Access tips for empowering learners with agency in 3 High-Impact, Low-Lift Ways to Foster Learner Agency

Shift 3: From Product to Learning Process

Learning process

Grading is a battle for many teachers and students, and it is a process steeped in tradition that often fails to communicate what a learner knows and can do. I love this reflection from a 7th grader who shared his experience in a blog post, Dear Report Cards, You Suck. This post exemplifies a major challenge with assessment procedures and reporting of what students know and can do. He says he realized that he is actually a B student, not a D student because of how he got to show what he knew and how his work was assessed.

Dear Report Cards

The only reason you can easily read this is because of my best friend, spell check. My spelling difficulties make my handwriting hard to read. In the past, I’ve done most of my writing in a textbook without revisions. So, of course, I was going to get a D.

Having access to technology has changed my world. Being able to type my work and click on a red line to fix a wrong word has suddenly made my work correct. Feedback is another extremely helpful tool. When I was stuck or when I’m just finished, I used feedback to fix the things that were wrong or to add things that I may not have thought of. Feedback is an awesome tool!

When we only focus on the end result, we fail to communicate to learners the importance of sharing ideas early, getting feedback, and making revisions in order to improve. If we don’t honor the learning process, we communicate that we either get it or we don’t. As a result, we are negatively impacting learners’ confidence, creativity, and investment in their own growth and learning. Increasingly, there is a focus on failure in the learning process—and it is certainly part of it—but the bigger picture to me is acknowledging that success isn’t black and white. Learning is a process and it takes time, effort, and growth to achieve success, even when we don’t see it.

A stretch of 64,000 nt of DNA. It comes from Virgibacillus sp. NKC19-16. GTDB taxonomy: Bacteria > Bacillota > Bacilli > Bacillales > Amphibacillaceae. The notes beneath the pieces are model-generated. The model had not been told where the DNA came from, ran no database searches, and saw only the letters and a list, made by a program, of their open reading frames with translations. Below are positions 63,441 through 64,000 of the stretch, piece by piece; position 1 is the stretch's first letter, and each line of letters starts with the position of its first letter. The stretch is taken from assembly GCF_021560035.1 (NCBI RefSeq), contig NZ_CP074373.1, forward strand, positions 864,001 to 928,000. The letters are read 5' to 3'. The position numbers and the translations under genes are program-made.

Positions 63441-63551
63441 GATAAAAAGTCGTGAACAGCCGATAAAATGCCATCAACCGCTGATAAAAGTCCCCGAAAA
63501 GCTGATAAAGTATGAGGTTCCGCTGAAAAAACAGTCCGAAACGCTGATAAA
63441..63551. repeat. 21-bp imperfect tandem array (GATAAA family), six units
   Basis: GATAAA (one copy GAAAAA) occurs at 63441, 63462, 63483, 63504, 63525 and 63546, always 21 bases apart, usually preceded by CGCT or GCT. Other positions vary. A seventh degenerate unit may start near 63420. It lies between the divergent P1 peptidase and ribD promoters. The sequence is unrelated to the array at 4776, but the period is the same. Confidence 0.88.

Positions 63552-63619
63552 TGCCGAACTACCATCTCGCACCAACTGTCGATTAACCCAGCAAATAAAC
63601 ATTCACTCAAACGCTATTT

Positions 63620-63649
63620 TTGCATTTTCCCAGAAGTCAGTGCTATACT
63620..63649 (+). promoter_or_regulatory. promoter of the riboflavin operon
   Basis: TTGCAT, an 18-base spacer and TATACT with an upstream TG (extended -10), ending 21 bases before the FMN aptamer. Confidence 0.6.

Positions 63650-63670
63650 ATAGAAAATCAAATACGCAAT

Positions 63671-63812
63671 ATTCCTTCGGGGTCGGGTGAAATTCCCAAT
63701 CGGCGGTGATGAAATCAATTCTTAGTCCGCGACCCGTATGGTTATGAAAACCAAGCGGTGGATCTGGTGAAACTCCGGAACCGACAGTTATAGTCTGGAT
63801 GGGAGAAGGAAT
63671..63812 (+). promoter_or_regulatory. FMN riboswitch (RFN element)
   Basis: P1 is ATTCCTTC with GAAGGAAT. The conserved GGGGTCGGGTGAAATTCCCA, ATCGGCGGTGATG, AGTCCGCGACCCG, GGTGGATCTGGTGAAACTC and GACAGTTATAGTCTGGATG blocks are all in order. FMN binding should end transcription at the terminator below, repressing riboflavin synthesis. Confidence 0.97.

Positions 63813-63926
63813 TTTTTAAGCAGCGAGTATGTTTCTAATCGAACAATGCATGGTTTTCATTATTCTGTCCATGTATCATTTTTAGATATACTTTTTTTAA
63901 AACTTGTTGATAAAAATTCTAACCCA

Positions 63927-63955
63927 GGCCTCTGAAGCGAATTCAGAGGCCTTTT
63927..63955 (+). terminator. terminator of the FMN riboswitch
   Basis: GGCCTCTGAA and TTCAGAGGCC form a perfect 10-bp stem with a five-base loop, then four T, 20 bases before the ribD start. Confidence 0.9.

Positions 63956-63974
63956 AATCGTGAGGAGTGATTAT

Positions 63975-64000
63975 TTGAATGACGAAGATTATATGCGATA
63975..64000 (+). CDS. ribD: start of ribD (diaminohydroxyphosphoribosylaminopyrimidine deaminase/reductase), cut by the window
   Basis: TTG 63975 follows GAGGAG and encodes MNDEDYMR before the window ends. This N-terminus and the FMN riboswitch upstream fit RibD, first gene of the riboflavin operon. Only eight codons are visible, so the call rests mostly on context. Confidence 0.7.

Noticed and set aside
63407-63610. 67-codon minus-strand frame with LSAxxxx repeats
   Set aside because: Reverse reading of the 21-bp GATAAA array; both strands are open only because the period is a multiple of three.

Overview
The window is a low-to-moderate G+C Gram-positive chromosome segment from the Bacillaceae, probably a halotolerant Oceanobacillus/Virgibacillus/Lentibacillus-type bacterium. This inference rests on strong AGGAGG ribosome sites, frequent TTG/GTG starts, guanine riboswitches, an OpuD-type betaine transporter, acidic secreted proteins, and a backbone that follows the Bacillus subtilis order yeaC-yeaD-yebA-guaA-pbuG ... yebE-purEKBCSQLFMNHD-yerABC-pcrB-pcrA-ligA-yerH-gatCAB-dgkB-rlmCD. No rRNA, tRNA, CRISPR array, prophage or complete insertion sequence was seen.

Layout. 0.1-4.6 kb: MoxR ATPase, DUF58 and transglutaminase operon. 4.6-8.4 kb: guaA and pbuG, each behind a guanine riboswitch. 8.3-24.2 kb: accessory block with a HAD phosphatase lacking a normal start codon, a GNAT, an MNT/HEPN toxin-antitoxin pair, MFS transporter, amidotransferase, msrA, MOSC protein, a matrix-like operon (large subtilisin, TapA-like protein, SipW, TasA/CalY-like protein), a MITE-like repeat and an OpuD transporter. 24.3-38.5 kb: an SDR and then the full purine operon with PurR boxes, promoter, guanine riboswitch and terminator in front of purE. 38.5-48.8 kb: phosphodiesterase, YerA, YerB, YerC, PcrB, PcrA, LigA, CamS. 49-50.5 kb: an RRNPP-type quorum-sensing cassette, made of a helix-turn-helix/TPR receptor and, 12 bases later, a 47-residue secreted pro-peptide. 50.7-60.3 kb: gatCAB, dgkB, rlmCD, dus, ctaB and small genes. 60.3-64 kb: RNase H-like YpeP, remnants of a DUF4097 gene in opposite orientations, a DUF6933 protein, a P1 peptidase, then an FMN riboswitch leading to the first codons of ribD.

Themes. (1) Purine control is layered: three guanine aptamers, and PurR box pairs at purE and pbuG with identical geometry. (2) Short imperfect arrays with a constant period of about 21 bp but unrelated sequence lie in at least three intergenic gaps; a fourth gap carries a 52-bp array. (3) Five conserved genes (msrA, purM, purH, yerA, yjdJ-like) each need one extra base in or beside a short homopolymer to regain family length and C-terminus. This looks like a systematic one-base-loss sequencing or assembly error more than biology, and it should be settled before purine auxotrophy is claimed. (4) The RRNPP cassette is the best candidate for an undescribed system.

Dive into assessment practices that promote learning in Uncovering the True Purpose of Assessment.

Shift 4: From Content Delivery to Authentic Application

Authentic learning

We all have a finite amount of resources and are accountable to meet specific objectives within a given period. Foundational knowledge and skills need to be developed, but we also need to balance these with the foundational skills we want all students to attain while allowing for authentic application of those skills and content. Consider this example of @msnunenkamp‘s 5th grade class where instead of completing a packet and filling in worksheets, they did research to better understand the impact that humans are having on the environment and created a Public Service Announcement (check it out here) to help others understand and do something to improve the environment.

In a strictly standards-based paradigm, the learning goals are primarily the predetermined standards or subsets of standards. While this is a good start it is misaligned with the world we live in, Employers, vision statements, and even basic common sense allude to developing productive and empowered citizens. We need to prioritize learning experiences that not only develop knowledge but also attend to the skills, interactions, and mindsets we know are critical for students to develop to be successful in our evolving world.

These shifts give me hope as I see so many educators focused on what’s best for learners. Creating the conditions that allow educators to be nimble and create learning experiences that reflect the context and the resources to best meet the needs of all learners is the greatest shift of all.

Let’s discuss these shifts in the context of your learning community. Get in touch with our team!